Fight in the Church

By Muli
 Fight in the Church by Muli

The church’s leaders are battling for power and domination, some of these church leaders are Rwandese, Congolese, and Burundians. The members were opposed to a new pastor, but the church board insisted that they want another pastor. They debate over their points of view to see if they can come to an agreement. One member from the cohort that opposes the need of a new pastor believes the new pastor is a good man, but he does not feel God wants him as pastor. Other members claim that if he does not become their pastor, they would be without a leader. The members begin to argue over who is correct and who is wrong. They argue that they should obey the leader’s orders, because he understands what God wants them to do. Members become so enraged that they quit the meeting.


The members are divided into two groups, each cohort wants the other to depart. “We need a new pastor,” says one cohort composed of Congolese which supports the coming of a new senior pastor. The church board declares that no one who disagrees with him will be allowed to remain in the church. One of the members claims that she would stay even if it means leaving her family behind. Another member declares that if he is compelled to think one way when God has instructed him otherwise, he would leave with his family. Church members are still upset. “God has instructed me to make all decisions, and I will not allow anyone else to do so,” says the leader. He informs the other members that they must reach an agreement.


A member claims that the leader is incorrect and that God has instructed him otherwise. He recalls how he had a vision of Jesus Christ appearing in front of him, ordering him to quit the church because the church is more political than spiritual. The other members pay close attention as he describes his experience. The leader is enraged and accuses the member of lying. He claims that God has instructed him to make all choices and that he will not allow anybody else to do so. He tells them they have to accept him as the new pastor or quit the church. The member declares that he will not leave and that God has instructed him to do so. The leader informs him that he is mistaken and that if he does not leave, he would be expelled from the church.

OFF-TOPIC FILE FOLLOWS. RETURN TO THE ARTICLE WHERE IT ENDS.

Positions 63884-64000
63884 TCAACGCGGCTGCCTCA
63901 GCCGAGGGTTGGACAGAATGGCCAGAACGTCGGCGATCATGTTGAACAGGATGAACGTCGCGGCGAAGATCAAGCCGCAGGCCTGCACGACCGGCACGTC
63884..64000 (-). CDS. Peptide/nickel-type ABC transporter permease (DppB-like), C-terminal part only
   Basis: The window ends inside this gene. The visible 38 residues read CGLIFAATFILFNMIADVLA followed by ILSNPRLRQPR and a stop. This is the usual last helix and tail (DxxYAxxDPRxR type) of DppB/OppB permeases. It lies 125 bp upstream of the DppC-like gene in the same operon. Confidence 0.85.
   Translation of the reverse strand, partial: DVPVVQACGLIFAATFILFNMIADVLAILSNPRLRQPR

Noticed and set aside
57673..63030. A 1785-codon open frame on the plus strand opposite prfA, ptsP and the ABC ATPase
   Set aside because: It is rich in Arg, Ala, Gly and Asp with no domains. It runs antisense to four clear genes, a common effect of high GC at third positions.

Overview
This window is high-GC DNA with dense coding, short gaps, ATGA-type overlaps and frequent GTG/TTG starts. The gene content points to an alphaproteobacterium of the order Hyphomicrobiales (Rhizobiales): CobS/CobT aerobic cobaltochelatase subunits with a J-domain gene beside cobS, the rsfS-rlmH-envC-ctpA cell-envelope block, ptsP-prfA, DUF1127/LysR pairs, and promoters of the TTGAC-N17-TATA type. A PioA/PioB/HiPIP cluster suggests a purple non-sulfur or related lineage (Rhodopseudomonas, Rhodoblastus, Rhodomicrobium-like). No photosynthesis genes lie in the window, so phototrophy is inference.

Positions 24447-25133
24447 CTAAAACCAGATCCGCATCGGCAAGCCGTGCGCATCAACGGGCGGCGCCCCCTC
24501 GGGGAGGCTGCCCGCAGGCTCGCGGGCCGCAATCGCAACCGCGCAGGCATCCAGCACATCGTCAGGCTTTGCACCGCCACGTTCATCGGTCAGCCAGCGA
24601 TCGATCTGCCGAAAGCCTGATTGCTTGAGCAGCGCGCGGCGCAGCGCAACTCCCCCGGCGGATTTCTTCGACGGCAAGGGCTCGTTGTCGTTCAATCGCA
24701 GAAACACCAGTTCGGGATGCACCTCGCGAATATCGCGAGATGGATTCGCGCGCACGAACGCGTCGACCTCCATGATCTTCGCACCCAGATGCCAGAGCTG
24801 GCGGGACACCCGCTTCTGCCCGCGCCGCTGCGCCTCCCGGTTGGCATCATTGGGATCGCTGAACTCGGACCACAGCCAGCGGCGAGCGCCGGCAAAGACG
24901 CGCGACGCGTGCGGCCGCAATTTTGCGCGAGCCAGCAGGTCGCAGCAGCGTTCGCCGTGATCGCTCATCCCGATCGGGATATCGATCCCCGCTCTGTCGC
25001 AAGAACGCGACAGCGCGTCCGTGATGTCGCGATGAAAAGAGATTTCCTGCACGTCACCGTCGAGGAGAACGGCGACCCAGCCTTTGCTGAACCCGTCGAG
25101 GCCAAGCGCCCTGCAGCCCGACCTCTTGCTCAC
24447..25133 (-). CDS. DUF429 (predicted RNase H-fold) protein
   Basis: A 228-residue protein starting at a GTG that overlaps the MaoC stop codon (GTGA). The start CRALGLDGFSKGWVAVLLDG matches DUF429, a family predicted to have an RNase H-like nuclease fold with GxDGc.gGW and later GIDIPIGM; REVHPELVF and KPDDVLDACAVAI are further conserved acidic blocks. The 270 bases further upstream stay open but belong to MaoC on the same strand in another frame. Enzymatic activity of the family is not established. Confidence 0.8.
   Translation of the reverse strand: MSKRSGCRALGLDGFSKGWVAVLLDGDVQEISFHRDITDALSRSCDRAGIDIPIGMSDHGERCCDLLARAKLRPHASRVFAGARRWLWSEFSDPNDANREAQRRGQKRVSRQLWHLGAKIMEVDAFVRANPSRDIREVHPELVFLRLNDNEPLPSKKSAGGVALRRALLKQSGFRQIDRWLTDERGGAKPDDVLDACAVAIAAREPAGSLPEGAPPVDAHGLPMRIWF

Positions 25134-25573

When the member refuses to leave, the leader orders the ushers to take him out of the building. The member is escorted out of the building and sits outside. He observes the other members debating what they should do. Some of them want to go with him in protest of what has transpired, but the majority of them want to stay. They claim that they are unable to leave since this church is their home, where they feel protected and cherished. The member sits outside for an extended period of time. He knows he can’t remain, but he has no idea where to go next.


Lambert considers how this church has evolved through time, becoming more political than spiritual. He recalls the pastor as a God-fearing guy who simply wanted what was best for his church; now, he is just another politician with an agenda to pursue. He recalls how the church used to be a place where people were encouraged to develop their own thoughts and beliefs; today it is simply another place where people are expected to accept whatever is stated without question. As a result, he stopped coming to church and began holding Sunday services at his home for individuals who did not agree with the pastor.


All these issues happen due to the benefits pastors get. Pastors’ children school fees are paid by the church. The Pastor is the final decision maker to financial decisions. Pastors are considered and invited to special meetings hosted by UNHCR and Government in the Dzaleka Camp to discuss future plans and agenda UNHCR and Government has for refugees. All these have made pastors and church elders fight for senior pastor positions in churches.

26 January, 2023